Discover the lord of travel, Chuo Taxi. If you’re going directly to your resort then consider Japan’s awesome Chuo Taxi. These mini-bus services go all around Japan and major airports.They’re often a similar price to public transport and way more convenient, especially with luggage.
Mark and I used this service to go from Myoko Kogen to Narita Airport and it was the best $200 AUD I’ve ever spent. We were picked up at EXACTLY 7:00am and our board bags came at no extra cost. We loved the heated seats, fluffy blankets and reclining chairs.
The driver informed us that we were picking up two more parties and we would make a few refreshment/toilet breaks along the way. It took us less than 5 hours and I slept like a very warm log. It also spared us the effort of catching a local taxi, 2 local trains, a shinkansen and an airport train – with 2 massive snowboard bags weighing about 30kg each.
Going via Tokyo first?
Send your ski gear to the resort with Black Cat Transport. Carting around bulky, heavy ski gear when you’re on the go just sucks. It’s sweaty, tiring work that also makes you feel really rude when you’re whacking people with your bags, squeezing into little lifts and taking up too much train space. Yet Japan offers some seriously cheap and fast luggage transport so just get Kuro Neko Yamato (kuro = black, neko = cat) to do the hard work for you.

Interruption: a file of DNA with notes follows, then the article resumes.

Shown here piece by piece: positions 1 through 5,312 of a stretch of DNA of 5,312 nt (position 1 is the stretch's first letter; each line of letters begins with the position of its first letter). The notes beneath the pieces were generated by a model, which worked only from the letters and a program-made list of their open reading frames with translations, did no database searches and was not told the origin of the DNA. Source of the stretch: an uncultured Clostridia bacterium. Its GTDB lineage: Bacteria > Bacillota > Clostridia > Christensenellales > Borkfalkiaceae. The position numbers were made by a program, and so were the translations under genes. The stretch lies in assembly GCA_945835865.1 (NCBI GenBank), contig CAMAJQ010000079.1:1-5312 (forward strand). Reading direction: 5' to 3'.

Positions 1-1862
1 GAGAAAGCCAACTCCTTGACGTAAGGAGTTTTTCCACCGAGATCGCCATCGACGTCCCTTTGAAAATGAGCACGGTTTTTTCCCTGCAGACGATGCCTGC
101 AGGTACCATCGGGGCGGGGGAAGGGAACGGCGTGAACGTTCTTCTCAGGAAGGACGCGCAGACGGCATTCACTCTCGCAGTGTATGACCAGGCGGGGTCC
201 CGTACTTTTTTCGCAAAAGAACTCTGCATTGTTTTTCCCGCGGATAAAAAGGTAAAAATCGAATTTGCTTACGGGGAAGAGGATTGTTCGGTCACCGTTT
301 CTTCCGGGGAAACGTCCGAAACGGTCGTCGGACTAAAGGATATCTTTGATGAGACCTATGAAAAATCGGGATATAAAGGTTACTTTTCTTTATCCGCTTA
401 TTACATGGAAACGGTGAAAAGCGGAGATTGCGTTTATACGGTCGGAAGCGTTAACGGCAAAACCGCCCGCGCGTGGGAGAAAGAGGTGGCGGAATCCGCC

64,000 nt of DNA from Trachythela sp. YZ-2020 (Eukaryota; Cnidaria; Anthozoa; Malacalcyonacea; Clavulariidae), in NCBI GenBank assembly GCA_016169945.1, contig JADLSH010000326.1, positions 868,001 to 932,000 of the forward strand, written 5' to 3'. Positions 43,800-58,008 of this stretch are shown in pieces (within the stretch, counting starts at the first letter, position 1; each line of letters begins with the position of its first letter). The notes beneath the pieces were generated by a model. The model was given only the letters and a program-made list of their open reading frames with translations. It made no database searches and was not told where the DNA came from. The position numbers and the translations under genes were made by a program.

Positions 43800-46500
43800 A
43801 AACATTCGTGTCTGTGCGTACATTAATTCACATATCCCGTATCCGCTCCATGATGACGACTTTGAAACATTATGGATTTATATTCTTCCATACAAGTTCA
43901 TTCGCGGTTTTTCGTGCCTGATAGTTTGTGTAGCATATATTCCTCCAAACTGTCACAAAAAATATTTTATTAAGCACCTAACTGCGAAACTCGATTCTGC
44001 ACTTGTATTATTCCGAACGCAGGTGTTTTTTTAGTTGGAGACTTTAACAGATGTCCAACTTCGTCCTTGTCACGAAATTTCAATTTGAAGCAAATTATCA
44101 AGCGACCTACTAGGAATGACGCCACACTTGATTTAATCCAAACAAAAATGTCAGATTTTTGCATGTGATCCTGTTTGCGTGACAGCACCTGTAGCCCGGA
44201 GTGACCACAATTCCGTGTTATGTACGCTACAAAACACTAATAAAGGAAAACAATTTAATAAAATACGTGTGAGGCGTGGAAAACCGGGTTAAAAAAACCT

I’ve sent my bags from Narita airport to Nozawa Onsen twice using this method. It arrived about 36 hours later in pristine condition and cost me a grand total of about $30 AUD. Head to the Yamato counter in Narita International Terminal 1 or Terminal 2. Simply show the staff your delivery address and they’ll write it out for you, tell them what date and time you’d like your bags to arrive and then walk away. Now go enjoy your travels without a cumbersome bag.
Go the slow, cheap airport train to Ueno. If you’re getting to your destination via Tokyo you may be tempted to catch the Keisei Skyliner Airport train. This gets you to Ueno in 40 minutes for about 2,470 yen. Sure, it’s fast, comfortable and seats can be reserved. But it’s pretty expensive. If you’d rather save some yen for chu-hi then opt for the Keisei Limited Express. It takes an extra 35 minutes but is half the price at 1,030 yen.